A previous post covered the difference between bow windows (also known as compass windows) and bay windows and determined that they make an excellent addition to your home. Let us say, though, that you already have bow windows. Perhaps they came with the house, or may be you already have them installed. Now what will you do with the extra space they provide? After all, the arch the windows create protrude beyond the walls of the house. It’s not often a big space, but it does provide many decorating possibilities.
A good suggestion for a bow window that faces the sun most of the day, especially if it is a little bow window in the kitchen, is to place potted plants in the space. You can set up a little herb or flower garden in window planter boxes or set pots of plants on shelves. Plants generally need at least 4 hours of sunlight, but they tend not to need much room. It can be your little kitchen garden even during the winter. You can place your more fragile biennials in the window to overwinter when it gets too cold in your outside garden, or you can place one potted palm in the space year round.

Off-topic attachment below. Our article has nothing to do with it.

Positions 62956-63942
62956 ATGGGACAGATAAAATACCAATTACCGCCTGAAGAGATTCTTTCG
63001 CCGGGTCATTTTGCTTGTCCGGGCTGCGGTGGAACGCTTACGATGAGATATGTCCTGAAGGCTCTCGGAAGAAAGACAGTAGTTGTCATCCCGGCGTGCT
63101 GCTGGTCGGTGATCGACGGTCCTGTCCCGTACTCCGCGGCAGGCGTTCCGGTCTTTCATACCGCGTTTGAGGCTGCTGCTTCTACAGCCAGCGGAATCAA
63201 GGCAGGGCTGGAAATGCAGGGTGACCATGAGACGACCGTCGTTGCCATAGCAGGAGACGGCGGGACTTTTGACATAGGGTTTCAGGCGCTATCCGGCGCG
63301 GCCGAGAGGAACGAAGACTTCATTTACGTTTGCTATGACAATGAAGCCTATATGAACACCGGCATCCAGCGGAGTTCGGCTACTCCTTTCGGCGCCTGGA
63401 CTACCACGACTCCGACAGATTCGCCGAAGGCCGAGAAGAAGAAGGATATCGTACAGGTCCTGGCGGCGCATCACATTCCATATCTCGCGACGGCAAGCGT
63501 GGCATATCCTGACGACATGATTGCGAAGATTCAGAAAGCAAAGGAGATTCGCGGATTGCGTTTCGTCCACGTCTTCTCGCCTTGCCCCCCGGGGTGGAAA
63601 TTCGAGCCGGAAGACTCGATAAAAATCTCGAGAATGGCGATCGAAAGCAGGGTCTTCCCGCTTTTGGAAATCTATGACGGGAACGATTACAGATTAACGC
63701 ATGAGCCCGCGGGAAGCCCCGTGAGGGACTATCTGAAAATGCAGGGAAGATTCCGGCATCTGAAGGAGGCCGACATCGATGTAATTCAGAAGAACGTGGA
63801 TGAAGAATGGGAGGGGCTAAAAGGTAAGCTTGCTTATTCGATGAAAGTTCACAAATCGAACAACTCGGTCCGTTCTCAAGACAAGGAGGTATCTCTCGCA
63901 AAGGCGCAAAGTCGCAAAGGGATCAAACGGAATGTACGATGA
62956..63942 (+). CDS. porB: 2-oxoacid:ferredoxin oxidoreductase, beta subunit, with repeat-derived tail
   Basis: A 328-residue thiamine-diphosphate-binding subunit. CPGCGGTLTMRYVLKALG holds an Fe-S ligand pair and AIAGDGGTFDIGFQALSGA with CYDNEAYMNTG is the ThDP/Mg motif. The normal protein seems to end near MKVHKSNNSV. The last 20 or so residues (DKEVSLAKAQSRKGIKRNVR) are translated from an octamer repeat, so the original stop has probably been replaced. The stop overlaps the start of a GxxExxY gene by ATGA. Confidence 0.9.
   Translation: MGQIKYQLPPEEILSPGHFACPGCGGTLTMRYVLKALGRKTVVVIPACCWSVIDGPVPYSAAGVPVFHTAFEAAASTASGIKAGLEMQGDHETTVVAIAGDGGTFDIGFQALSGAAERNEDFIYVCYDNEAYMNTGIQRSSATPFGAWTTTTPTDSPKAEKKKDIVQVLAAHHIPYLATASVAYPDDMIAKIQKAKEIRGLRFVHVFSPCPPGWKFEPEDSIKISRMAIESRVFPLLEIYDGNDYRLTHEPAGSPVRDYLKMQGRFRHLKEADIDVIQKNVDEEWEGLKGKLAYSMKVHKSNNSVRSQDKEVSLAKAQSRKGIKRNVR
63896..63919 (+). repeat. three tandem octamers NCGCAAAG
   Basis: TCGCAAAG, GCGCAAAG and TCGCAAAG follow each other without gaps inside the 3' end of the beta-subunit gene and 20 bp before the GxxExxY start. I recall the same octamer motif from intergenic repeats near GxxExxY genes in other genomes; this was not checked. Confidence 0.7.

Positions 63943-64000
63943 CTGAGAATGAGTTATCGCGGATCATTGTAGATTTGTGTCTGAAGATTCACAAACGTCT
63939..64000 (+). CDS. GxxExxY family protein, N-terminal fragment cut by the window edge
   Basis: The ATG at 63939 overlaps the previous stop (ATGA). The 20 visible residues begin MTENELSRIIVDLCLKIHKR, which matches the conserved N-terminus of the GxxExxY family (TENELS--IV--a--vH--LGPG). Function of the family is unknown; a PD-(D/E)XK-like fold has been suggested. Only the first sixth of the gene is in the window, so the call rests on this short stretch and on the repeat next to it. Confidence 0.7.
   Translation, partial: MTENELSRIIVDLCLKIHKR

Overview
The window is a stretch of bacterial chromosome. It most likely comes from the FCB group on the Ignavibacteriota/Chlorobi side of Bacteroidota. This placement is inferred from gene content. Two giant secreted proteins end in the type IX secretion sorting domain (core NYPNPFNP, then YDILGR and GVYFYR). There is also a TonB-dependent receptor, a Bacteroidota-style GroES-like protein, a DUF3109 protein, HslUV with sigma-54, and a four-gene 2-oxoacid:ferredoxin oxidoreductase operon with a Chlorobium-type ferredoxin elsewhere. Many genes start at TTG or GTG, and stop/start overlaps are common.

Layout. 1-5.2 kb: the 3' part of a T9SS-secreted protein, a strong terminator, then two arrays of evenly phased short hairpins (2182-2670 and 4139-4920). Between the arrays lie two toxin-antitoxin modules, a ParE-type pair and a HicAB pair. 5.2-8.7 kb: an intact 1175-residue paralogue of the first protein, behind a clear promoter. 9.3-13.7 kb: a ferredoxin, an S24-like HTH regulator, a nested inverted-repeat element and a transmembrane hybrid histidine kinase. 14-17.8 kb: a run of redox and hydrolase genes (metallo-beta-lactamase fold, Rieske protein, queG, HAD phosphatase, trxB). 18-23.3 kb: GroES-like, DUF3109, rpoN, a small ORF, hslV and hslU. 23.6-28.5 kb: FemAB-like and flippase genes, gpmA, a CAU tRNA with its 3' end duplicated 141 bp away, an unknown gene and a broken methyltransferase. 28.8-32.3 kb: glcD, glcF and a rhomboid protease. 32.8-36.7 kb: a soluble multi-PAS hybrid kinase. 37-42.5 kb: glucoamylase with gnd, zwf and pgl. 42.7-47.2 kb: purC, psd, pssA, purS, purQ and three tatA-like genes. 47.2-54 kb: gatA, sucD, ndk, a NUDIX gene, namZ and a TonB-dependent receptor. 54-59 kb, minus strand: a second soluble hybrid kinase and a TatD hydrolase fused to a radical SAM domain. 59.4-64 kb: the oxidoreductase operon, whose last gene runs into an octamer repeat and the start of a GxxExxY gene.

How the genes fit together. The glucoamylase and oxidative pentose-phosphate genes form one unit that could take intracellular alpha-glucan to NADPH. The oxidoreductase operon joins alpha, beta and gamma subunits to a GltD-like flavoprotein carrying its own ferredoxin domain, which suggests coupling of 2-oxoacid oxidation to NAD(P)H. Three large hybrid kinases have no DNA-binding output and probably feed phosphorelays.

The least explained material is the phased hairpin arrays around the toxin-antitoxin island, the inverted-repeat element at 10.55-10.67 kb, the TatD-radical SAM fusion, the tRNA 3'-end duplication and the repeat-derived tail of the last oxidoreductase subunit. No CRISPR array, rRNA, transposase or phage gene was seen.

If you don’t like that plan and your bow window is in a place that is convenient for it, another good idea is to install a window seat. Window seats can be made to as long as the bow window, and they are pretty simple projects to do over a weekend. Pick draperies and matching cushions, and you will have a beautiful nook for curling up in.
Window seats can double as a storage space by simply making the seat into a lid with hinges. You can also make cupboards out of the sides. One site has suggested that putting a shelf under the windows and stacking books on it will somehow interrupt the vibe of the room, but so long as the shelving doesn’t block out the light, the nooks made by bow windows are a great place for shelves. This frees up space in the rest of your room for anything you might like.
If the space created by the bow window is really big, you can make it into a breakfast nook, complete with table and chairs. It gives you a great view of the room as well as outside while you eat a leisurely Sunday morning brunch. You will have a semi-private space for chatting with friends and keeping an eye on the kids.
It is no surprise that these versatile architectural features have been popular since the Federal period. It gives you so many choices, both practical and decorative, when it comes to utilizing the bow window. While people frequently want to make them a focal point in the room, the fact is that their use is up to you. The only real ‘rule,’ if you want to call it that, is that you shouldn’t cover the windows. Their ultimate purpose is to bring more light and space to the room, and covering them would be counterproductive.
I hope this has given you some good ideas for your bow windows. Have fun decorating!